I tell him how the Brahmin Congress worker I met from his village, and many others, felt caste politics was bad, that it divided society, impeded development and progress.

They say this today, he says, but who started caste politics? They did. They bore the seeds of it, whether you look at thousands of years of history, going  back to the Manusmriti, or you see 40 years of Congress rule in UP. Whom did the Congress promote, whom did it benefit? It was always the Brahmin. I am not saying Brahmins are bad people. But it is they who oppress, who grab land and practise untouchability.

Clearly, the Sarvajan Samaj discourse has slipped from his mind now; he’s now the classical BSP ideologue. I ask if it isn’t true that most land disputes of Dalits are with OBCs, and its main rival in the village as well as in the chief minister’s chair is the Yadav? Weren’t Brahmins also suffering the goonda raj Yadavs were accused of under Mulayam Singh Yadav’s rule?

All that is fine, he says, but who planted the seeds of casteism? The Brahmins.

I ask if his government’s manoeuvring of the “Sarvajan Samaj alliance”, its focus on governance and development, changed after the 2009 Lok Sabha elections, when the BSP won a third of the number of seats it expected to win, and its vote share dropped from 30 per cent in 2007 to 27 per cent?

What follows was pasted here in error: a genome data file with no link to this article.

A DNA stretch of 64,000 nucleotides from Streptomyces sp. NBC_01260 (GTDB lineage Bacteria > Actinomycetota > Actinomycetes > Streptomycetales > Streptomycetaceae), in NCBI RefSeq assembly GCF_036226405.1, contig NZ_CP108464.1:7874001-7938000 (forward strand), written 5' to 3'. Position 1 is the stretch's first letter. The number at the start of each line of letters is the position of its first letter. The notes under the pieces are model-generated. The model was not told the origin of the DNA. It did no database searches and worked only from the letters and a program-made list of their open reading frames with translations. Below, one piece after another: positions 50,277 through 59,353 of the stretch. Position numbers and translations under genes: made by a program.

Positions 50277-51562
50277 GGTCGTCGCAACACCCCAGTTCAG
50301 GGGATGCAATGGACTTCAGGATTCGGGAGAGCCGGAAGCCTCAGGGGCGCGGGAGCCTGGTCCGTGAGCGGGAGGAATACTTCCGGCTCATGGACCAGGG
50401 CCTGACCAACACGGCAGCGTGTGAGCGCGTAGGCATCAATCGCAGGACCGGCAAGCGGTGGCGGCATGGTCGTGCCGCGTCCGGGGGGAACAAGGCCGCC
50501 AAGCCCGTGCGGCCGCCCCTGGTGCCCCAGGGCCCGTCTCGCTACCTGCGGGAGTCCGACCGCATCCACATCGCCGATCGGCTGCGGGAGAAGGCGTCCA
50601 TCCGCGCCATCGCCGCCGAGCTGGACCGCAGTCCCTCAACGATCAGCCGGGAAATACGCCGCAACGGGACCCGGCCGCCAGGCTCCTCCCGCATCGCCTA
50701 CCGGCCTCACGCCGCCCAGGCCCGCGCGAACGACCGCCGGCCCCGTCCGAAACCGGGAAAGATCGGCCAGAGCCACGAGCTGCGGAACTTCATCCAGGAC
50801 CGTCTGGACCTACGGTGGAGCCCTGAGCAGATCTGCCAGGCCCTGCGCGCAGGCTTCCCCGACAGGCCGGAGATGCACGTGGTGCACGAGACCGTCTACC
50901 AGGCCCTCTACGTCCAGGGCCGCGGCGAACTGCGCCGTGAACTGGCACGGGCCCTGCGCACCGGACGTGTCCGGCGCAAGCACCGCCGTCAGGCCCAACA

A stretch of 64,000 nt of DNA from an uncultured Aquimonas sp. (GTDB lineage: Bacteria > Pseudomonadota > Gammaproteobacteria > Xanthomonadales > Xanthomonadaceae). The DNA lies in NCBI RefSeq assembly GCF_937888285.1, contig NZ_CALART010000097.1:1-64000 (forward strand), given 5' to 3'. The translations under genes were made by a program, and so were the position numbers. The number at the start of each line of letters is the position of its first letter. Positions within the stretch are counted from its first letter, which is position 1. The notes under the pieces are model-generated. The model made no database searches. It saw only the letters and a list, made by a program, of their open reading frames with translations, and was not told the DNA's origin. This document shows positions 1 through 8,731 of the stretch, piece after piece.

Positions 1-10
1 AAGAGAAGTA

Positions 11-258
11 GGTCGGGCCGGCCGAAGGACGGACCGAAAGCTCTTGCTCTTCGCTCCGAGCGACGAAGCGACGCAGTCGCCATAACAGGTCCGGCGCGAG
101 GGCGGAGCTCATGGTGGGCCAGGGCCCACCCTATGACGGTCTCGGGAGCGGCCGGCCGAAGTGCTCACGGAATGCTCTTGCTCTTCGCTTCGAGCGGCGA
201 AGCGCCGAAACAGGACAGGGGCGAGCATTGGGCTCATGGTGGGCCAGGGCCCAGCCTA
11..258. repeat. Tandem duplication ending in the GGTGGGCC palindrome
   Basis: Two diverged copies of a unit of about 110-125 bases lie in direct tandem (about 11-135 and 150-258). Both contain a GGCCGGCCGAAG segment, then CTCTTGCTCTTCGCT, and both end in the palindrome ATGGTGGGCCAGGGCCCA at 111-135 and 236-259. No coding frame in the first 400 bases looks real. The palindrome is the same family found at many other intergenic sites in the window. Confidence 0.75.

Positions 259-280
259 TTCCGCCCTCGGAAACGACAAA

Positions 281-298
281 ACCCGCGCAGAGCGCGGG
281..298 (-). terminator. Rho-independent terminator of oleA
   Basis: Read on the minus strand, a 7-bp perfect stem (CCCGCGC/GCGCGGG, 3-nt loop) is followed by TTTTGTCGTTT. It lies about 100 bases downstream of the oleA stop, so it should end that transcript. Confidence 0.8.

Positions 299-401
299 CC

He doesn’t agree, and points to the focus on law and order in its early period, and counts the number of mafia and criminal types put in jail. I prod him more about the pre-2009 period, and he says look, what happens is that when you work a bit too well, people start opposing you.

What sort of a paradox is that?

He points to a wild shrub before us, as we start making our way back to his house. If 10 people in the village say this is a mango tree, and you say it is a wild tree, will they like you? You will earn ten enemies instead. This is the culture of our society. Change, thus, must be slow.

And so it is that the complaints he received from Dalit voters while campaigning were to do with the other BSP of Indian politics, bijli, sadak and paani: electricity, roads and water.

In response, he points to the fast pace of development in villages chosen as Ambedkar villages, which by definition have more than 53 per cent Dalits.

What about villages that are not Dalit-dominated?

“Their turn will come,” he says, “but the priority is those sidelined by other governments.”

In 2009, the BSP didn’t do too well because, according to him, Brahmins let the party down and didn’t vote in seats where the candidate was not a Brahmin. Secondly, voters were more enthusiastic about the Congress because it was the ruling party at the Centre.

Will he at least admit that the Dalit-Brahmin electoral alliance is not working?